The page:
Document Detail

Stimulus effects on local preference: stimulus-response contingencies, stimulus-food pairing, and stimulus-food correlation.
MedLine Citation:
PMID:  20676267     Owner:  NLM     Status:  MEDLINE    
Four pigeons were trained in a procedure in which concurrent-schedule food ratios changed unpredictably across seven unsignaled components after 10 food deliveries. Additional green-key stimulus presentations also occurred on the two alternatives, sometimes in the same ratio as the component food ratio, and sometimes in the inverse ratio. In eight experimental conditions, we varied the contingencies surrounding these additional stimuli: In two conditions, stimulus onset and offset were noncontingent; in another two, stimulus onset was noncontingent, and offset was response contingent. In four conditions, both stimulus onset and offset were contingent, and in two of these conditions the stimulus was simultaneously paired with food delivery. Sensitivity to component food ratios was significantly higher when stimulus onset was response contingent compared to when it was noncontingent. Choice changes following food delivery were similar in all eight conditions. Choice changes following stimuli were smaller than those following food, and directionally were completely determined by the food-ratio:stimulus-ratio correlation, not by the stimulus contingency nor by whether the stimulus was paired with food or not. These results support the idea that conditional reinforcers may best be viewed as signals for next-food location rather than as stimuli that have acquired hedonic value, at least when the signals are differential with respect to future conditions.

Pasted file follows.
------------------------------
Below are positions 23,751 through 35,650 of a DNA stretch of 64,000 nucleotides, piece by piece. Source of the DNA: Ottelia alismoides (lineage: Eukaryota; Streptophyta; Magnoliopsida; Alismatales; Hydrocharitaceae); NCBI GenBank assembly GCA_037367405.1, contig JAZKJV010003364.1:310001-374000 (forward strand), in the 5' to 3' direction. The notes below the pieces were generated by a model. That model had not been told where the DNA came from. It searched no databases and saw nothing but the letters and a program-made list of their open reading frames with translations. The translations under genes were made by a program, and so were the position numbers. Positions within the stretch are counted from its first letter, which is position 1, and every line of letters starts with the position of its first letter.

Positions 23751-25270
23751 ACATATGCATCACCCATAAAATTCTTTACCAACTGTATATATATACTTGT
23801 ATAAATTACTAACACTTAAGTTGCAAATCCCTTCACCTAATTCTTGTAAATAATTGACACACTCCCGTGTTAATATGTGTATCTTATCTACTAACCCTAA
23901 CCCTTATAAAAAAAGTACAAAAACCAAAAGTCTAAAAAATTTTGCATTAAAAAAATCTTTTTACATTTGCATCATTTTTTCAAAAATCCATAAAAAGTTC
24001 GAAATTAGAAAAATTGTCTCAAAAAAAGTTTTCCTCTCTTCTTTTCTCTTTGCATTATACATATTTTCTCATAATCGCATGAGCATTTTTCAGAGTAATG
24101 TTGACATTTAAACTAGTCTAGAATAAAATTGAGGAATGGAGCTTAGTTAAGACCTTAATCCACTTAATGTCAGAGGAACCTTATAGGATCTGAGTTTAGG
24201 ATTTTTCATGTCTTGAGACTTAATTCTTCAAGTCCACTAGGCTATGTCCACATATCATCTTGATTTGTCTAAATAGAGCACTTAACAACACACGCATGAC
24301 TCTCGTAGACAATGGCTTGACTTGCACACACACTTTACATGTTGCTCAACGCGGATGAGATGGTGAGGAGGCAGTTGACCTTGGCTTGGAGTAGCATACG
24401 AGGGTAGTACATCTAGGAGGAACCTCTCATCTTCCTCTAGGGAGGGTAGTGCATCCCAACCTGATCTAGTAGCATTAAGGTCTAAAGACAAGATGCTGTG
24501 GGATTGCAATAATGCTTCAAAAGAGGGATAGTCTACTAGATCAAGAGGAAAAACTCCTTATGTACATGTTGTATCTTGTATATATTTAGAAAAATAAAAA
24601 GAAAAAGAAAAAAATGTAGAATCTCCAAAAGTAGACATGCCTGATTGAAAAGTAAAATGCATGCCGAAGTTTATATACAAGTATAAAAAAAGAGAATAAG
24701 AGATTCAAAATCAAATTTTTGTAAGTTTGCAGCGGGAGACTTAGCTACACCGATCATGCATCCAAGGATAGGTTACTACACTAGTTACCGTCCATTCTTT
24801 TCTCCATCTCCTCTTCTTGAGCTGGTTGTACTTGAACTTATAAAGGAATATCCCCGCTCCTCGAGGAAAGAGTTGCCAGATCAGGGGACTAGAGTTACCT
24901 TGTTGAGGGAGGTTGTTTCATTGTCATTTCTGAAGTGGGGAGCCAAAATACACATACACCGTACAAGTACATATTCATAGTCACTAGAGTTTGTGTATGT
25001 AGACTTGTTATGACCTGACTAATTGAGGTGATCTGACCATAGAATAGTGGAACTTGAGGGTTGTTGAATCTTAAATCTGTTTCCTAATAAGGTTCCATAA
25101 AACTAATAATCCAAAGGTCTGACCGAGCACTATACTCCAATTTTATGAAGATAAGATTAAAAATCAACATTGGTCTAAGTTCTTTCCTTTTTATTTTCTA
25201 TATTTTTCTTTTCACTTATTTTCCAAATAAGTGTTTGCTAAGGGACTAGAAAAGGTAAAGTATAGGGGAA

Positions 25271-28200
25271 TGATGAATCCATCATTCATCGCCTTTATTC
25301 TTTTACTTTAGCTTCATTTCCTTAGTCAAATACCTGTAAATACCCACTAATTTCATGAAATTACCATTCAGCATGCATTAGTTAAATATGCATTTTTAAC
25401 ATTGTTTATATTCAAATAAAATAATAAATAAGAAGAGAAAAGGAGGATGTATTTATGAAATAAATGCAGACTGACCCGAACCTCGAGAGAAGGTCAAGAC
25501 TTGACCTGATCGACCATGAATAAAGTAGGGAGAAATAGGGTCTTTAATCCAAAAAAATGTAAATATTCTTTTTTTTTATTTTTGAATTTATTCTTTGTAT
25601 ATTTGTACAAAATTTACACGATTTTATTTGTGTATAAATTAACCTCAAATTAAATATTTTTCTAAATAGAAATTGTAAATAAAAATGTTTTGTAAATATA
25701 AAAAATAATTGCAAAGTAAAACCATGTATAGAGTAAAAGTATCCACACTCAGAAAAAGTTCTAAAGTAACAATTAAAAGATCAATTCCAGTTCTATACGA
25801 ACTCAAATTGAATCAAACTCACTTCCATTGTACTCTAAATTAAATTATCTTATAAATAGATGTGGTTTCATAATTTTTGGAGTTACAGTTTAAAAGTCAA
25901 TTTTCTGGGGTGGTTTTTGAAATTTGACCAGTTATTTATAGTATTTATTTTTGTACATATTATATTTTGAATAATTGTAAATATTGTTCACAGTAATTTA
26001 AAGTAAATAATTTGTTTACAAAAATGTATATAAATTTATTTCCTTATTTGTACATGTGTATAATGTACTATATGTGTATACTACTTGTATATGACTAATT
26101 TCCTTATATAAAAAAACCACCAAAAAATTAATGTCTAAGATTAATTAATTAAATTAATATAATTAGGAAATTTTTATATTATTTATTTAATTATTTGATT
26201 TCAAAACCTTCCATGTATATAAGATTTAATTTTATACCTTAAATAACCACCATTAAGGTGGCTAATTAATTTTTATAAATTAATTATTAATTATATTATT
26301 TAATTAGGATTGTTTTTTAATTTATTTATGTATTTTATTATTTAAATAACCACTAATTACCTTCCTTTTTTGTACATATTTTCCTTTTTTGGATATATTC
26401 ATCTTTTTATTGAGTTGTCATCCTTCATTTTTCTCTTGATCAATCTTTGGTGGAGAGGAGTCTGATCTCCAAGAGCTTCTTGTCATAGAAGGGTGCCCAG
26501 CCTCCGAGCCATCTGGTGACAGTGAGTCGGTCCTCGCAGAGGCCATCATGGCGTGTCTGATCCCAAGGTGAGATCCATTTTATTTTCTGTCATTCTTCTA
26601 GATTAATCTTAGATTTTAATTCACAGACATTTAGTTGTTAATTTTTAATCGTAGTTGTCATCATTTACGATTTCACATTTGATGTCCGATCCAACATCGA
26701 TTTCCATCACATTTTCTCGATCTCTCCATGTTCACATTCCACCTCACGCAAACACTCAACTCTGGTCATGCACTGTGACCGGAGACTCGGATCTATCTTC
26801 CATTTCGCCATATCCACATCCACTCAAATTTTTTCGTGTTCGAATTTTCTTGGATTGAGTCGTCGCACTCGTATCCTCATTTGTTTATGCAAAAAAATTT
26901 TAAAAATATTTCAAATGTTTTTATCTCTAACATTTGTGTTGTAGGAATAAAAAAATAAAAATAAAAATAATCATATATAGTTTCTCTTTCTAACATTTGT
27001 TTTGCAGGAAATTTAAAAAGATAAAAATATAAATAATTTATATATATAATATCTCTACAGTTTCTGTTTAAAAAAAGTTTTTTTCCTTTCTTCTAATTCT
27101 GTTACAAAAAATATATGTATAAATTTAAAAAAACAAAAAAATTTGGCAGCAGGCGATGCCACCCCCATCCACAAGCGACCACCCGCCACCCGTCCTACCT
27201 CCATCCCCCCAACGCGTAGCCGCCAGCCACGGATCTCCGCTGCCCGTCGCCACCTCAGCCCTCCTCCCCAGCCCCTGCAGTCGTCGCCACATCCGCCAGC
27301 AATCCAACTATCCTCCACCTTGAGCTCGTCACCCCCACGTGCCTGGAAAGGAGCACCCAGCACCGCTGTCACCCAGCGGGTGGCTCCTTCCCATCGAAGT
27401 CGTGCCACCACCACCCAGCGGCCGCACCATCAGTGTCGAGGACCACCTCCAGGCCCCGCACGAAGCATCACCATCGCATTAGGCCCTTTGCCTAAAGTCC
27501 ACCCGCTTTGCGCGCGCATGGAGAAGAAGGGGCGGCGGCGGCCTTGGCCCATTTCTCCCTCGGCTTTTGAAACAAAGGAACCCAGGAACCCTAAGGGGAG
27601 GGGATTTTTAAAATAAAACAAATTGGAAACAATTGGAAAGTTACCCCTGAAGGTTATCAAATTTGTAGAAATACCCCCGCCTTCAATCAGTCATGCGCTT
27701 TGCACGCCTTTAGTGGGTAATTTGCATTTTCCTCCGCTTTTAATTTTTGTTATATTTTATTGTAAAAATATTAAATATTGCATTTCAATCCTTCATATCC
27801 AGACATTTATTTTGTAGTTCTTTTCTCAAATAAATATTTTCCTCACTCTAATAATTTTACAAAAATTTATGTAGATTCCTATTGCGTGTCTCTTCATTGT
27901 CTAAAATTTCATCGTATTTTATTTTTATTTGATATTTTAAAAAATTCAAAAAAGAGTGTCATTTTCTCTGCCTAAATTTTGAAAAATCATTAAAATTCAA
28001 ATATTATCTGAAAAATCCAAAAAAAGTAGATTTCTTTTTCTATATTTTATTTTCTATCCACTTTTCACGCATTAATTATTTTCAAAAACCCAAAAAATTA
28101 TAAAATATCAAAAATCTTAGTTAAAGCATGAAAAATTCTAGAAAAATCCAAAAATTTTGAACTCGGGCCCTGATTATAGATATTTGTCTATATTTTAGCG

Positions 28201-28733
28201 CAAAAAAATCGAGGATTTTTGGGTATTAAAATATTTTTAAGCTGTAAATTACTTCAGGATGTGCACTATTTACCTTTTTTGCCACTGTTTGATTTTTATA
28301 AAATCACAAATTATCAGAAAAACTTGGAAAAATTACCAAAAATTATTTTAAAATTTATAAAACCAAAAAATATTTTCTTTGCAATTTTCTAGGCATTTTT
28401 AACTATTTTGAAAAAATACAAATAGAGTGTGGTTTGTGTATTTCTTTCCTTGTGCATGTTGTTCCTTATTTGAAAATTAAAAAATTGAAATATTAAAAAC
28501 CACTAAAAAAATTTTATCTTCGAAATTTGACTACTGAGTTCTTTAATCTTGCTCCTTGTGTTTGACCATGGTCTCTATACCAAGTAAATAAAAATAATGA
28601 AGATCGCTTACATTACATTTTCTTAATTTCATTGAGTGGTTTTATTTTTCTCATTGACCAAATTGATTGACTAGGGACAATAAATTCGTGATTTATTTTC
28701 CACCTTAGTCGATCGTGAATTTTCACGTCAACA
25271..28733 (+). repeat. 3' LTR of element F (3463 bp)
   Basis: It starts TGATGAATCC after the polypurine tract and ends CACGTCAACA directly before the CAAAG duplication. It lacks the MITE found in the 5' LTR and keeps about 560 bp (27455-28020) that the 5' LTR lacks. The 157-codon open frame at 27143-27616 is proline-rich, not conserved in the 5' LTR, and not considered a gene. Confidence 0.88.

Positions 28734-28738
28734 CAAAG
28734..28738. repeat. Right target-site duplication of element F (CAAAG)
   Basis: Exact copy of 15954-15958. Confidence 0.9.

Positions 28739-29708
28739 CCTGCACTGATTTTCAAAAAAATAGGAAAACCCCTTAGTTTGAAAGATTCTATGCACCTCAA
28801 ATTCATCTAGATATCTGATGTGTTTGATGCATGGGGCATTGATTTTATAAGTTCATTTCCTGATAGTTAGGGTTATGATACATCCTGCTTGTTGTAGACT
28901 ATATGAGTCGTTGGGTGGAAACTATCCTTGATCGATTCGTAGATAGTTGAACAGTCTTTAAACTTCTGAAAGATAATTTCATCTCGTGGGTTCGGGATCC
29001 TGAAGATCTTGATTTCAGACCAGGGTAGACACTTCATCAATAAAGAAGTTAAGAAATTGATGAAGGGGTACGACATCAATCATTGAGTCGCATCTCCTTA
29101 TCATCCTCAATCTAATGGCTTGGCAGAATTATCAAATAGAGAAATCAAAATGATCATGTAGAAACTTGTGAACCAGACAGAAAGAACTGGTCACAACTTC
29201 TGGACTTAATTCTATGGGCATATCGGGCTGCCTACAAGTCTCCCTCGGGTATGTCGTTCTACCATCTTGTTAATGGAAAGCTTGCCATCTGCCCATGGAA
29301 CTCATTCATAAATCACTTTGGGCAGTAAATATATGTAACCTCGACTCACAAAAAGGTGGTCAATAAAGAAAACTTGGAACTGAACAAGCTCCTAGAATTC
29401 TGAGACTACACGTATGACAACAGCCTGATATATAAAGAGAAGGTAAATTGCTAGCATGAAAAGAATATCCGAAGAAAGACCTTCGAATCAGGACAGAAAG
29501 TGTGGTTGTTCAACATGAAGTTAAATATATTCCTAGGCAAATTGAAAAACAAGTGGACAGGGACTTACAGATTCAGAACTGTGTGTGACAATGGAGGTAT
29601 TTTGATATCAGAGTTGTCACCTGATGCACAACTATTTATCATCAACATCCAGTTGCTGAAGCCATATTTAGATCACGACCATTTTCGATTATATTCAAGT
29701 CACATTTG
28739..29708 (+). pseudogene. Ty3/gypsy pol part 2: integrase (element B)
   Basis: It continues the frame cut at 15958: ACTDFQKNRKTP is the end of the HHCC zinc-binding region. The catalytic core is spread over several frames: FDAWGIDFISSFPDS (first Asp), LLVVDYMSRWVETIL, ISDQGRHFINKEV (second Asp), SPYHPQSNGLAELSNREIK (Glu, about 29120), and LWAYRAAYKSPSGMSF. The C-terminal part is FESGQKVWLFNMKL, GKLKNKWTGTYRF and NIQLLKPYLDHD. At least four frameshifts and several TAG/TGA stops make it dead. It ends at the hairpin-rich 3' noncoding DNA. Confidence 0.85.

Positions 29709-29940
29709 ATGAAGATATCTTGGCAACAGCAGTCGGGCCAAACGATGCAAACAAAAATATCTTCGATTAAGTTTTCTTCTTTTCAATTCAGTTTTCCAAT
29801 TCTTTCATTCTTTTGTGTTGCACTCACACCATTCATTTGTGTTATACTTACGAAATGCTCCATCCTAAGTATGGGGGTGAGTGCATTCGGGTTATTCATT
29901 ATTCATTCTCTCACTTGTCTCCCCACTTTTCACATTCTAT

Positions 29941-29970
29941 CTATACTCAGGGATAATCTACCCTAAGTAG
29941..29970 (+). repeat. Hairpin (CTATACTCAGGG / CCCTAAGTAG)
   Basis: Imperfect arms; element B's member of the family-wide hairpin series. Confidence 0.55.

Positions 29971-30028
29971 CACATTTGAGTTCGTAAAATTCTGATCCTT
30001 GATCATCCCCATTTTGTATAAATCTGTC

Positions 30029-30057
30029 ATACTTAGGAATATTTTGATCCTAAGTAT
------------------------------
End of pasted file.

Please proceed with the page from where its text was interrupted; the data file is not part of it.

Michael Davison; William M Baum
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Publication Detail:
Type:  Journal Article    
Journal Detail:
Title:  Journal of the experimental analysis of behavior     Volume:  93     ISSN:  1938-3711     ISO Abbreviation:  J Exp Anal Behav     Publication Date:  2010 Jan 
Date Detail:
Created Date:  2010-08-02     Completed Date:  2010-11-12     Revised Date:  2014-03-25    
Medline Journal Info:
Nlm Unique ID:  0203727     Medline TA:  J Exp Anal Behav     Country:  United States    
Other Details:
Languages:  eng     Pagination:  45-59     Citation Subset:  IM    
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MeSH Terms
Choice Behavior
Food Preferences
Generalization (Psychology)
Knowledge of Results (Psychology)
Reinforcement (Psychology)*
Reinforcement Schedule
Time Factors

From MEDLINE®/PubMed®, a database of the U.S. National Library of Medicine

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